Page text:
What Can Student Right-to-Know Graduation Rates Tell Us About Community College Performance?

Bailey, Thomas R.; Crosta, Peter Michael; Jenkins, Paul Davis

This paper examines the validity of the Student Right-to-Know (SRK) graduation rates as measures of community college performance. The SRK rates are the only performance measures available for every undergraduate institution in the U.S. Many community college educators argue that the SRK rates give an inaccurate picture of community college outcomes. Using data from national longitudinal surveys of college students, we examined criticisms commonly leveled against the SRK measures and found that the SRK rates do indeed yield a biased and potentially misleading picture of individual community college student outcomes. We then analyzed the usefulness of the SRK rate as a measure of relative institutional performance. Specifically, we considered whether using different measures of performance would result in substantially different rankings of Florida’s 28 community colleges. Contrary to initial expectations, we found that the relative performance of the colleges did not change substantially as different students or outcomes were used. Even after we adjusted for student characteristics that might affect outcomes, the college rankings were still fairly stable.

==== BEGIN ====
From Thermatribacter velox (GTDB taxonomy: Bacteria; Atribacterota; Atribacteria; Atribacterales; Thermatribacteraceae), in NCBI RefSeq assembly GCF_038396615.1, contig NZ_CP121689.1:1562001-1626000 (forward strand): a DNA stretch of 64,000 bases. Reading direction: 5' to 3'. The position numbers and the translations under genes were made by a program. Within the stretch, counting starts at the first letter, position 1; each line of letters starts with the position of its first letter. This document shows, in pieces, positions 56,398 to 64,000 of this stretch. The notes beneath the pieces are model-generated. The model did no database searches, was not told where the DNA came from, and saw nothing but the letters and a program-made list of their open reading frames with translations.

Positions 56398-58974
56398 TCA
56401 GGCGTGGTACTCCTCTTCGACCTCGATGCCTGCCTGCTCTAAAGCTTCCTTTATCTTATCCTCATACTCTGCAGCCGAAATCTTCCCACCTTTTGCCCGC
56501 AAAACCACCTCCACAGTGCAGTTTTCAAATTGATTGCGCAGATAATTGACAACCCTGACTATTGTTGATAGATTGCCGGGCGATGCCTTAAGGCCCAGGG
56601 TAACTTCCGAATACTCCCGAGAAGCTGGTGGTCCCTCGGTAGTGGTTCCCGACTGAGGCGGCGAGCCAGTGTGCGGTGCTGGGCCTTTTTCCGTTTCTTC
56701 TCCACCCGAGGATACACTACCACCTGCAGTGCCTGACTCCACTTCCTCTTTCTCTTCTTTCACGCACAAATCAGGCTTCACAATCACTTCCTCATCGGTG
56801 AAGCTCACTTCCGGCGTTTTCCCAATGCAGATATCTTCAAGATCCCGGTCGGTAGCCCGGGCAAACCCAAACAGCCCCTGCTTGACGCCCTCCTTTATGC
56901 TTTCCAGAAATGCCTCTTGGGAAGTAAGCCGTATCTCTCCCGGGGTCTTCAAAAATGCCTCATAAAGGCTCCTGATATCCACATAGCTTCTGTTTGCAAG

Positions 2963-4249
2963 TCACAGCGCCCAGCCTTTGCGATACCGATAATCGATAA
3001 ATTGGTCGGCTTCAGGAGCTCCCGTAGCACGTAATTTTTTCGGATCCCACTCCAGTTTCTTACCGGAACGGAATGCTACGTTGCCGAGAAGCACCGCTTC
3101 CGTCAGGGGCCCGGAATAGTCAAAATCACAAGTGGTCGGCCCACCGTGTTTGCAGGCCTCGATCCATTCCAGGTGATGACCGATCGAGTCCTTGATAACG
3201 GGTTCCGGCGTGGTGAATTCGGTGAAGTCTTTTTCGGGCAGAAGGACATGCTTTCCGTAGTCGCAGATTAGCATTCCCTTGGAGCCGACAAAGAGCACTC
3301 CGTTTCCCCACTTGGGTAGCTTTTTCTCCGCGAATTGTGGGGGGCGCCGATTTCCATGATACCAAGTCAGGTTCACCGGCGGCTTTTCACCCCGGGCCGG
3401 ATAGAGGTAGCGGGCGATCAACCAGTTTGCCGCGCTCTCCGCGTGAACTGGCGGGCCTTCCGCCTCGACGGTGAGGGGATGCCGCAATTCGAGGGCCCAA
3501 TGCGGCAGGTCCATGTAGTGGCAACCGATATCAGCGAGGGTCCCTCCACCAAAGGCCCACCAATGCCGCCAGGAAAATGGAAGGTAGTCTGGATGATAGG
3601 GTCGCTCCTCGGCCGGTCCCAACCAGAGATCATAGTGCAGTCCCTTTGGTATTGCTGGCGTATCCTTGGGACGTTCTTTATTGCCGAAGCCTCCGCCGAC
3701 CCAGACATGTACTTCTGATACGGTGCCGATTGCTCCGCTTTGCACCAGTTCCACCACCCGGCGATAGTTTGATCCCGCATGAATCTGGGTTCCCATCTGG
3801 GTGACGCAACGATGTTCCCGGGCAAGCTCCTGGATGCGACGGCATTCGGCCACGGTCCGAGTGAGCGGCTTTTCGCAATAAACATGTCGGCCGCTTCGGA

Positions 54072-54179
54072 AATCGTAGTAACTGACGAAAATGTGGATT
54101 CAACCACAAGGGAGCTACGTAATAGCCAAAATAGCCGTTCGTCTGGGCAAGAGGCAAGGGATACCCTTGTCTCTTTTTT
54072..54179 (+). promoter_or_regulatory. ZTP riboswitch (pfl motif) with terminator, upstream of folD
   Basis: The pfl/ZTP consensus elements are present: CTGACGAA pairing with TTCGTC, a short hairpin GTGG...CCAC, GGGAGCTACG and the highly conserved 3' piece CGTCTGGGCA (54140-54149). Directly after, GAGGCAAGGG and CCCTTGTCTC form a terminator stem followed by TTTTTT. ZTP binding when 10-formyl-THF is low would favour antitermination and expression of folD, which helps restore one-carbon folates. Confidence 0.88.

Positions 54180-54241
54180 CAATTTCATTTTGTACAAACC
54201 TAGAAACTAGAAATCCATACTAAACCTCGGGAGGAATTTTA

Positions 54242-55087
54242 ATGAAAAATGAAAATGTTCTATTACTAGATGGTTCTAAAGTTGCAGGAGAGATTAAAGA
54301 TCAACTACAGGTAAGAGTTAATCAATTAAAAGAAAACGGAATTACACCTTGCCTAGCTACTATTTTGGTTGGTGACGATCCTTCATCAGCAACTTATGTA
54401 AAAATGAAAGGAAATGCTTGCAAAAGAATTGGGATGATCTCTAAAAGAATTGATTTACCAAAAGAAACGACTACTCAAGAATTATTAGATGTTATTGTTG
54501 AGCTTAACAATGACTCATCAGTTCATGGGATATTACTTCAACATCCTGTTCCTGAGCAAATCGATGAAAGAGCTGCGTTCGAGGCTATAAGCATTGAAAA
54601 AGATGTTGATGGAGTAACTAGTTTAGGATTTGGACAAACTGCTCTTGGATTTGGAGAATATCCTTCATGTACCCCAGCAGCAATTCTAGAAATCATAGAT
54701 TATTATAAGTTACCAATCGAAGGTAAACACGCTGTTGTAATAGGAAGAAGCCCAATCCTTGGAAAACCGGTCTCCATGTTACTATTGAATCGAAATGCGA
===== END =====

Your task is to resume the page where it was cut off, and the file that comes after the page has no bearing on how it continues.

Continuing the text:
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More About This Work

Academic Units
Community College Research Center
Community College Research Center, Teachers College, Columbia University
CCRC Working Papers, 6
Published Here
March 6, 2013